3 Count: Digial Barbarism

This is daily column on Plagiarism Today where the site brings you three of the days biggest, most important copyright and plagiarism news links. If you want to offer your feedback on the column, use the contact form or just follow me on Twitter at @plagiarismtoday.

1: Hollywood in showdown over DVD ‘ripper’

First off today, RealDVD is getting its day in court. The product, which is produced by the company Real and allows users to backup their DVDs to their hard drives, had trial begin Friday.

Previously the judge in the case had issued a temporary order forbidding the sale of RealDVD, which allows users to break the CSS encryption on DVDs and copy them to their computers, saying that it appears to violate the Digital Millennium Copyright Act. However, the judge, which is the same judge that shut down Napster in 2000, wanted to save the matter for a full trial so he could better understand the technology.

According to Real, the product is not a violation as it fills a legitimate need, to backup DVDs. RealDVD also does not allow users to make additional copies of their DVDs as the version on their hard drive is wrapped in its own version of DRM.

The trial is expected to last three days.

2: Rapidshare Shares Uploader Info with Rights Holders

Those who use Rapidshare to trade files illegally may want to be a bit more wary. A section of the law commonly used against traditional file sharers is also being used to compel RapidShare, which is hosted in Germany, to give up the IP address and other information of uploaders.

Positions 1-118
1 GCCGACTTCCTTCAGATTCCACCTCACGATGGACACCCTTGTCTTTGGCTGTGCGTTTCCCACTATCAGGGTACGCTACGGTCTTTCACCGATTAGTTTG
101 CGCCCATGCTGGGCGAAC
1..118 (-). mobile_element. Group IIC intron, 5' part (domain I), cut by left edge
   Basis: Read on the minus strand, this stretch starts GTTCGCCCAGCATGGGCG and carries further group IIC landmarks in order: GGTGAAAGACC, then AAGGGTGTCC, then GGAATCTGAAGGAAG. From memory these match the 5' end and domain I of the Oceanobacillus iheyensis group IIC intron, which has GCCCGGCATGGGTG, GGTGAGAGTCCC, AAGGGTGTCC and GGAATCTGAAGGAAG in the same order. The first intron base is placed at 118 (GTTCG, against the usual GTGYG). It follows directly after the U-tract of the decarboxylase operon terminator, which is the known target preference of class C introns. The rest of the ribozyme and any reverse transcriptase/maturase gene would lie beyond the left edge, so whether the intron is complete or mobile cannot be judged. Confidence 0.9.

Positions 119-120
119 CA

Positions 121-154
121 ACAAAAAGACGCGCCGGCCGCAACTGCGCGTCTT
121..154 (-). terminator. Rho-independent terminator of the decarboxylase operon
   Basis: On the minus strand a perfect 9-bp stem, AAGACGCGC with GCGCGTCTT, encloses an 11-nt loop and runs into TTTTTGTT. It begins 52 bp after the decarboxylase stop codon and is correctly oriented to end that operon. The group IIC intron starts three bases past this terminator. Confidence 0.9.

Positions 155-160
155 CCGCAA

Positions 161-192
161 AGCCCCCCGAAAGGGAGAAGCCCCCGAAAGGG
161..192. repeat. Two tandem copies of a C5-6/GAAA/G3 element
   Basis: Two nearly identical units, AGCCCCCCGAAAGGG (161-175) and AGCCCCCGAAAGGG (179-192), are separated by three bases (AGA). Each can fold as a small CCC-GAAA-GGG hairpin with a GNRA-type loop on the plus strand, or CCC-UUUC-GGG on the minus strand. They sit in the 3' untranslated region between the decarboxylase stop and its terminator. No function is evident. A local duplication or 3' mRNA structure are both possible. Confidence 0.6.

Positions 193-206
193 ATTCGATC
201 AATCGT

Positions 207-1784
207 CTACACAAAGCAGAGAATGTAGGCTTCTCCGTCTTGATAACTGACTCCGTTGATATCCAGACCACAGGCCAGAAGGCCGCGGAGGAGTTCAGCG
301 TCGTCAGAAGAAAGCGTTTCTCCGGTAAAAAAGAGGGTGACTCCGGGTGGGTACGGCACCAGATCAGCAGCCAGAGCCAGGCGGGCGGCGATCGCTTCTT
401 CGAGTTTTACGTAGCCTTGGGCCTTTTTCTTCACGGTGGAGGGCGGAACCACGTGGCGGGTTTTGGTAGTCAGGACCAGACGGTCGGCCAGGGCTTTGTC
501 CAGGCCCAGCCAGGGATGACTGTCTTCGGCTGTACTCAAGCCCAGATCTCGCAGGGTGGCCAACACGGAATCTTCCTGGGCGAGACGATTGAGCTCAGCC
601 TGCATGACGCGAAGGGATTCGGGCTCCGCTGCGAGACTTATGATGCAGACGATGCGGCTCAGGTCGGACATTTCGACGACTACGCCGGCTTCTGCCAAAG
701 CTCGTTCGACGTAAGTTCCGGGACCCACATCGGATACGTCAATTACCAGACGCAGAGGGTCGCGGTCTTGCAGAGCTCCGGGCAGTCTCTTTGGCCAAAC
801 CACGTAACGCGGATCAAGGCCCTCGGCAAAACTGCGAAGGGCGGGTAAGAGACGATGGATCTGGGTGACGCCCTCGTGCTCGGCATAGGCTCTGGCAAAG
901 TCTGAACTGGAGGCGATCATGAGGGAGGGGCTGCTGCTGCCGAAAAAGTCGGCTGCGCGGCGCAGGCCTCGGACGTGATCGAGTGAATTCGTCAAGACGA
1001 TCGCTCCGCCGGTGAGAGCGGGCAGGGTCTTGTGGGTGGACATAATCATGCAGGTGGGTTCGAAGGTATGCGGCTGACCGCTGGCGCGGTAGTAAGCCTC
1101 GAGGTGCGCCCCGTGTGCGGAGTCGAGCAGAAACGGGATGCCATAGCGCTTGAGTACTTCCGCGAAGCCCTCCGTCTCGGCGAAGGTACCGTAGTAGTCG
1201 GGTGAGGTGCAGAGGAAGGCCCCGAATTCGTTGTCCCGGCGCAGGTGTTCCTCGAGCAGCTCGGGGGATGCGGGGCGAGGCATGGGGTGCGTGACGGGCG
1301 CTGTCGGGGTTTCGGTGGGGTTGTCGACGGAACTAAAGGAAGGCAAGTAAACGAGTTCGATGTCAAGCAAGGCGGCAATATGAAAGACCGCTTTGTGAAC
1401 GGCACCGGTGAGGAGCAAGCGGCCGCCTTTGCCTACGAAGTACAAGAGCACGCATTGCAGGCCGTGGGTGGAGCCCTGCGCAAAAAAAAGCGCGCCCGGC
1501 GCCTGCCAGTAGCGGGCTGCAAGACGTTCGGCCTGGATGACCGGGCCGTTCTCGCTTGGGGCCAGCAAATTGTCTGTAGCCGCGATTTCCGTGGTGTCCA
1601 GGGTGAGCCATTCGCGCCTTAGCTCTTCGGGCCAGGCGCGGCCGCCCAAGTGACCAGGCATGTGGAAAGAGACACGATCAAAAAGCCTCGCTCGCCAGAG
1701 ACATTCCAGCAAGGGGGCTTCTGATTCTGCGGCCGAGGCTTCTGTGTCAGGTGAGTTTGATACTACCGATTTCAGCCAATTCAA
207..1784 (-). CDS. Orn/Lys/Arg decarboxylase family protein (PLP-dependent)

In one case, the police raided the house of an individual that uploaded Metallica’s new “Death Magnetic” album to the site.

Germany copyright law, unlike U.S. law, does not provide clear protections to Web hosts that host infringing material uploaded at the direction of their users, making them more likely to cooperate, especially with record labels and movie studios.

3: ‘Digital Barbarism’ Wages Online Copyright Battle

Finally today, a new book by author and novelist Mark Helprin challenges the notion of copyleft and makes his case for both a lengthier copyright term and stronger rights.

Without having read the book, there isn’t much to say, but there is a sample from the book in the article linked above as well as information to purchase your own copy. Obviously, I’ll have more on this in the coming weeks, after I’ve had a chance to buy and read the work.


That’s it for the three count today, we’ll be back tomorrow with three more copyright links. If you have a link that you want to suggest a link for the column or have any proposals to make it better. Feel free to leave a comment or send me an email. I hope to hear from you.

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